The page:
...a book that is full of visionary strangeness... Sitting behind Maarouf’s work is the clear influence of one of the masters of the short form, Julio Cortázar... The only response to such a monstrous existence is the kind of dark laughter that we find in Cortázar, in Beckett, in Kafka and in Brecht. Maarouf’s stories are deeply peculiar, occasionally touching and often very funny. They are also beautifully translated by Jonathan Wright, who renders Maarouf’s language in sprightly, elegant prose.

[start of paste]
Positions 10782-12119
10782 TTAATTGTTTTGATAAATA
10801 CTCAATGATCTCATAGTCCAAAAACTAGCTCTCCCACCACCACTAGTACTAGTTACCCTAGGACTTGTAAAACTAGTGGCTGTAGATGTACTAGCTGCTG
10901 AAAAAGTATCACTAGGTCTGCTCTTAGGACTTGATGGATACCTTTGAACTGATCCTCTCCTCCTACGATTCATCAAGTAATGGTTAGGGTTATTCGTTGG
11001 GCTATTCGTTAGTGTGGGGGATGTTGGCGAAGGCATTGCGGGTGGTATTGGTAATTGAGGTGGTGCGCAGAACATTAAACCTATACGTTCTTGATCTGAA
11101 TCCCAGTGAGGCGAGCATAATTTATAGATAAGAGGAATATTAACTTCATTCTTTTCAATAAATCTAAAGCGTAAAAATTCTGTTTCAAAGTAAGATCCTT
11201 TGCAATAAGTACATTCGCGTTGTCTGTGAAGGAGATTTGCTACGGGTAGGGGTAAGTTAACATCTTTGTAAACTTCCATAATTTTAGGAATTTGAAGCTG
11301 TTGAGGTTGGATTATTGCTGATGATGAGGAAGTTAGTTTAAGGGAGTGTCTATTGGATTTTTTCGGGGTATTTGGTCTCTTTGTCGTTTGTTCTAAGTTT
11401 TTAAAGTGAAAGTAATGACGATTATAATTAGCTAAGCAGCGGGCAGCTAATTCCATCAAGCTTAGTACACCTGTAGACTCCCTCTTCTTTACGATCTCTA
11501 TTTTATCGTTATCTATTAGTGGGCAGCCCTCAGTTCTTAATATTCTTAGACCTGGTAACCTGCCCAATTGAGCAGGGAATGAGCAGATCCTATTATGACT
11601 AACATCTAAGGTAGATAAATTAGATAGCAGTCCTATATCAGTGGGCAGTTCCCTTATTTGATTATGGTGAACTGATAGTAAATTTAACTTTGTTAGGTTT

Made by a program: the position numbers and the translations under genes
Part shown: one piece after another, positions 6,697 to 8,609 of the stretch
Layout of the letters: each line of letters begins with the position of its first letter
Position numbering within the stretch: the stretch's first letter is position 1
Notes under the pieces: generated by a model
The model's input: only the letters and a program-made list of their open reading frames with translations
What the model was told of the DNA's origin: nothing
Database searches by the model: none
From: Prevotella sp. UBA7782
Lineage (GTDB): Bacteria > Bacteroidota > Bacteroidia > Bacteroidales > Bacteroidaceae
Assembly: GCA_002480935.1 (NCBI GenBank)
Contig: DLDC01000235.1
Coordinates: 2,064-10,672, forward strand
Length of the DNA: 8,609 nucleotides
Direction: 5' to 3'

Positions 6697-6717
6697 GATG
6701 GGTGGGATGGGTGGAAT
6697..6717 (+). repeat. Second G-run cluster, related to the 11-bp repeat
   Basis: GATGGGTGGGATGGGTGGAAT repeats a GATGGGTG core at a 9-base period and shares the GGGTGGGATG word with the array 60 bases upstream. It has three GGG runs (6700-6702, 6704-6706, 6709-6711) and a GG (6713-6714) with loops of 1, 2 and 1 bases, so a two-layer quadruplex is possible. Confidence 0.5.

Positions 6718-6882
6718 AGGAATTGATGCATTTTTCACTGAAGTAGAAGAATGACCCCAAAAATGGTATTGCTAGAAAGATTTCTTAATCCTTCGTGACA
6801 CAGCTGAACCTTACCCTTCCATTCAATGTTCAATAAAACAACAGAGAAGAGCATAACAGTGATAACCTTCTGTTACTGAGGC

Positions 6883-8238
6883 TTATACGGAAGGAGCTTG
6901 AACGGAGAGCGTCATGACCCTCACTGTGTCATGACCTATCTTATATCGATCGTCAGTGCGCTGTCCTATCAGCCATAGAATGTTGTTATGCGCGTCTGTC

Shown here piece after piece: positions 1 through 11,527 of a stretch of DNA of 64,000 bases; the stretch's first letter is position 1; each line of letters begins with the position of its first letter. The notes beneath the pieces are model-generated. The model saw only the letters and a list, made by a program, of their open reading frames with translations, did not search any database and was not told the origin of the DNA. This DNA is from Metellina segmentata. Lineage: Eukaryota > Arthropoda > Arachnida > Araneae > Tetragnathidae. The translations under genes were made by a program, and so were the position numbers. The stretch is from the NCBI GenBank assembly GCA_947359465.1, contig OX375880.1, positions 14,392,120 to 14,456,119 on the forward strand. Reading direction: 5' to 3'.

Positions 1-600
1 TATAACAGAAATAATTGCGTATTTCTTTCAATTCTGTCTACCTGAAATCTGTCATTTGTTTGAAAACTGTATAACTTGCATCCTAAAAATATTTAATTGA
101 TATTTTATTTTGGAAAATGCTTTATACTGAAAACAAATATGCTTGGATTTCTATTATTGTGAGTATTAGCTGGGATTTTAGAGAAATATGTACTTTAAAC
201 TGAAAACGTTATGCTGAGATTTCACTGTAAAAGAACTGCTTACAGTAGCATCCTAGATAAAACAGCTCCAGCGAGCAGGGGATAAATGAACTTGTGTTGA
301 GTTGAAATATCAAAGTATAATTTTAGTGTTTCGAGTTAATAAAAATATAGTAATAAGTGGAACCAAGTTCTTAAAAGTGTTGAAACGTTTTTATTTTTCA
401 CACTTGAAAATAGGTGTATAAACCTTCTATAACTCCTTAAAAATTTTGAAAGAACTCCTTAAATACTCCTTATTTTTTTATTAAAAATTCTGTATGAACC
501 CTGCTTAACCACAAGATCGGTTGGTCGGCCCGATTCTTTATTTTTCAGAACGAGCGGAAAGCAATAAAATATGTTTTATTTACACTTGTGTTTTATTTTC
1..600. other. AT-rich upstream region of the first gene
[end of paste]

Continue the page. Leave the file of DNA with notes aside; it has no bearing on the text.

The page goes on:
Translated from the Arabic by Jonathan Wright, the 12 stories offer a surreal look at the impact of war on the civilian population. By mixing the domestic with the horrific, the irreality of war comes through as we watch his characters live through unimaginable violence... There are overtones of writers like Etgar Keret in Maarouf’s stories, or the dark tales of Roald Dahl whose twisted logic and embattled child protagonists take on new resonance in wartime... An unsettling collection that seeks to showcase loss in all its varied forms.